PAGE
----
New Gene Test Detects Risk of Oral Cancer
Researchers create “malignancy index” (Oct. 4)
According to an October 4 announcement, researchers at Queen Mary, University of London in the U.K. have developed a new gene test that can detect precancerous cells in patients with benign-looking mouth lesions. The test could potentially allow at-risk patients to receive earlier treatment, significantly improving their chances of survival.
The study, published in the International Journal of Cancer, showed that the quantitative Malignancy Index Diagnostic System (qMIDS) test had a cancer detection rate of 91% to 94% when used on more than 350 head-and-neck tissue specimens from 299 patients in the U.K. and Norway.
Mouth cancer affects more than half a million people worldwide, with global figures estimated to exceed 1 million a year by 2030. Most cases are caused by smoking or chewing tobacco and by drinking alcohol.
An estimated 5% to 30% of mouth lesions may turn into cancers. If detected in the early stages, treatment can be curative, but until now no test has been able to accurately detect which lesions will become cancerous.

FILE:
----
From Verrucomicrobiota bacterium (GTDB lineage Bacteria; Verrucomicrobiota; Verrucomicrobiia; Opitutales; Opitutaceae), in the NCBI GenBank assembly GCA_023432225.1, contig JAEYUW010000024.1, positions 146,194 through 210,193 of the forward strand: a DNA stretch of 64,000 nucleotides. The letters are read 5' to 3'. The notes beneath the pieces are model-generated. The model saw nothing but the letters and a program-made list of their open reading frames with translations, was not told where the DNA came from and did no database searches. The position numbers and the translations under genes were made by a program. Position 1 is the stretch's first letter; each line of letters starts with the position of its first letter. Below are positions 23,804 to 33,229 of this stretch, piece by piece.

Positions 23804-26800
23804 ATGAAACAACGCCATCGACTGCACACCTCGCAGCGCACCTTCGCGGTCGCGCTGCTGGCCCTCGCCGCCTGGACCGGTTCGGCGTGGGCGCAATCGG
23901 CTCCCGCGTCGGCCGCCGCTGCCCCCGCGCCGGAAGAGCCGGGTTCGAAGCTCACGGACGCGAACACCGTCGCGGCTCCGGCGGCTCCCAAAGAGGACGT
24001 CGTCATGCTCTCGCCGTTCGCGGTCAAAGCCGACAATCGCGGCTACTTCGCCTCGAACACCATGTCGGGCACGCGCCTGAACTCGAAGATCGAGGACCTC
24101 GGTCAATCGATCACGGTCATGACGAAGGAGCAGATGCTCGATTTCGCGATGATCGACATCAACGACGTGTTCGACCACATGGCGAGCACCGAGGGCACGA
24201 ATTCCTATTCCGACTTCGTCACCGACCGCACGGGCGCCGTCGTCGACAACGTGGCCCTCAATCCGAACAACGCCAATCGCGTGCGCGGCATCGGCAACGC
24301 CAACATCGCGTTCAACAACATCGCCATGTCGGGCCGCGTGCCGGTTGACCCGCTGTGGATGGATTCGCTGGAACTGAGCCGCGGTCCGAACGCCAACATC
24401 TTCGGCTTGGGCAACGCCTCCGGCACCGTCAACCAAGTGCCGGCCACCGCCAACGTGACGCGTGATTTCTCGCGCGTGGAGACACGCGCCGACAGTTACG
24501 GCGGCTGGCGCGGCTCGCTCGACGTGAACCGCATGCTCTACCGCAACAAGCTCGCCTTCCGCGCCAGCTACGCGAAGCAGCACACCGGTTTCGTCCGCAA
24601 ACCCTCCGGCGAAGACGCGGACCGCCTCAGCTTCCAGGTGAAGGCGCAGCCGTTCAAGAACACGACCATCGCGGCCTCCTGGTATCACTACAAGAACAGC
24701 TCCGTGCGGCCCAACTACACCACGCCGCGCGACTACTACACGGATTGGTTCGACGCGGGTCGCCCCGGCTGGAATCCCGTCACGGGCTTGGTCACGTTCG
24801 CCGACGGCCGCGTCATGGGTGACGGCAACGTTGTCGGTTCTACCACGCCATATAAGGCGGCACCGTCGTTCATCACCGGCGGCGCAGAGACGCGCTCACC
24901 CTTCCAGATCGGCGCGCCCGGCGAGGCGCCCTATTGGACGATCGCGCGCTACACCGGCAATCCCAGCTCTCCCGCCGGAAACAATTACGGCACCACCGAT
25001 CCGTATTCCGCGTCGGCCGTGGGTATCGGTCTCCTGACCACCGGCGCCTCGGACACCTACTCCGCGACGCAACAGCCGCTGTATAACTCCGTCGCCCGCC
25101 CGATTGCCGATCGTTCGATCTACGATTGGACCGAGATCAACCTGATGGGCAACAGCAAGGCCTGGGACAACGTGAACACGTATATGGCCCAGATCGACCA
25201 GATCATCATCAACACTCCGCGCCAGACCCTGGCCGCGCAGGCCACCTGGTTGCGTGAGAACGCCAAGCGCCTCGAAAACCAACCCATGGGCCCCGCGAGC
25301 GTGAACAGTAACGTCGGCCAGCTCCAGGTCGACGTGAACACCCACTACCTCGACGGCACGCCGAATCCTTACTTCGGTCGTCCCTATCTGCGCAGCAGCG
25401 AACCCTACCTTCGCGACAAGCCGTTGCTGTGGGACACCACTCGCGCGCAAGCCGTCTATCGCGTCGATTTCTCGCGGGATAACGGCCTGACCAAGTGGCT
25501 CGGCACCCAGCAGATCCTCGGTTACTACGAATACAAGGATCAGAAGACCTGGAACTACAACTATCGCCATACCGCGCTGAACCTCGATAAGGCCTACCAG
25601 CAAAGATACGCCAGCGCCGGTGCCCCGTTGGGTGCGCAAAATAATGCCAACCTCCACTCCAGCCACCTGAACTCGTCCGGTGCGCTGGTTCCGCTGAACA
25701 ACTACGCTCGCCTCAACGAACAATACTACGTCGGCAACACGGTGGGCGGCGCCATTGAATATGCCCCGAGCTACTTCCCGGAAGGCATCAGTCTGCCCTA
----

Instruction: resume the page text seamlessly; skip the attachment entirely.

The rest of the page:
The current diagnostic gold standard is histopathology, in which biopsy tissue taken during an operation is examined under a microscope by a pathologist. This is a relatively invasive procedure, and many mouth cancers are being diagnosed at later stages when the chances of survival are significantly reduced. For patients presenting with advanced disease, survival rates are poor (10% to 30% at 5 years).
“A sensitive test capable of quantifying a patient’s cancer risk is needed to avoid the adoption of a wait-and-see intervention,” said lead investigator Dr. Muy-Teck Teh. “Detecting cancer early, coupled with appropriate treatment, can significantly improve patient outcomes, reduce mortality, and alleviate long-term public healthcare costs.”
The qMIDS test measures the levels of 16 genes, which are converted via a diagnostic algorithm into a “malignancy index” that quantifies the risk of the lesion becoming cancerous. The test is less invasive than the standard histopathology methods as it requires only a 1- to 2-mm piece of tissue (less than half a grain of rice), and it takes less than 3 hours to get the results, compared with up to a week for standard histopathology.
Clinical trials are needed to evaluate the long-term benefits of the test.
For more information, visit the Queen Mary, University of London Web site.